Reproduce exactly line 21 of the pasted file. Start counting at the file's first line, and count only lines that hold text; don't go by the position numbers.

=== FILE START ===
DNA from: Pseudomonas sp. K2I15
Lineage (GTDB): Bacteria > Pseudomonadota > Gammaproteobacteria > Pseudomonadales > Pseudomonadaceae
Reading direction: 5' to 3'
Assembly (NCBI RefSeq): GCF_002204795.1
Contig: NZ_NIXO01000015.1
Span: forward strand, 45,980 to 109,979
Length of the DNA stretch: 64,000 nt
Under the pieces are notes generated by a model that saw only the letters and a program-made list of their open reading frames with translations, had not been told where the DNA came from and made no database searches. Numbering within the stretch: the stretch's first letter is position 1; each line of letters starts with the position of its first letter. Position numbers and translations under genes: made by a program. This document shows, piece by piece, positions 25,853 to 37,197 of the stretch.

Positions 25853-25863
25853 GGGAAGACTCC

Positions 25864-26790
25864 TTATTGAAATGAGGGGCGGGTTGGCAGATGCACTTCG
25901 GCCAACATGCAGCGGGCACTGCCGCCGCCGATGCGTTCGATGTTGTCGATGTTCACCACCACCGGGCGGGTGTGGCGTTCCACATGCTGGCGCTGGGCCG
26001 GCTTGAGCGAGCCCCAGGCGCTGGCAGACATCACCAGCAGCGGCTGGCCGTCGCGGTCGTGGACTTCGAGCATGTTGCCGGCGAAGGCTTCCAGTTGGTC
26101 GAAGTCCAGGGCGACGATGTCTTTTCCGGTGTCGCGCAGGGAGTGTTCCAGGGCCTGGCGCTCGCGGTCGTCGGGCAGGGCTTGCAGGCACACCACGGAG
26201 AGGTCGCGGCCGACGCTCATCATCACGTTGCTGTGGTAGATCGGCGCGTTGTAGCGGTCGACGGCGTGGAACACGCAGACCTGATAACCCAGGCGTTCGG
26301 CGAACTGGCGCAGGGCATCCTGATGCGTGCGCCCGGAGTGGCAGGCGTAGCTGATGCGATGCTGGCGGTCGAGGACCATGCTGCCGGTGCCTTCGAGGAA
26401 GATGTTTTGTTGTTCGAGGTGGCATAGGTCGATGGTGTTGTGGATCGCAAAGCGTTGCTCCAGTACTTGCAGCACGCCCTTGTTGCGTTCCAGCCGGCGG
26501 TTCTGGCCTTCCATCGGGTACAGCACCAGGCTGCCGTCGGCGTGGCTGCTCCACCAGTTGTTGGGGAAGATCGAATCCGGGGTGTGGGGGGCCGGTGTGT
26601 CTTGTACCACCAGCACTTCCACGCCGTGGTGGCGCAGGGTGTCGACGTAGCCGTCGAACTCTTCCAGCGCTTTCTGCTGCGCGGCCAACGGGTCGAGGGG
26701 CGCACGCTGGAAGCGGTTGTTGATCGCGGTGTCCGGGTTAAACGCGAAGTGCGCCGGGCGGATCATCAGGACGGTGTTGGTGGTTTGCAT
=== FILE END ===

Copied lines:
26701 CGCACGCTGGAAGCGGTTGTTGATCGCGGTGTCCGGGTTAAACGCGAAGTGCGCCGGGCGGATCATCAGGACGGTGTTGGTGGTTTGCAT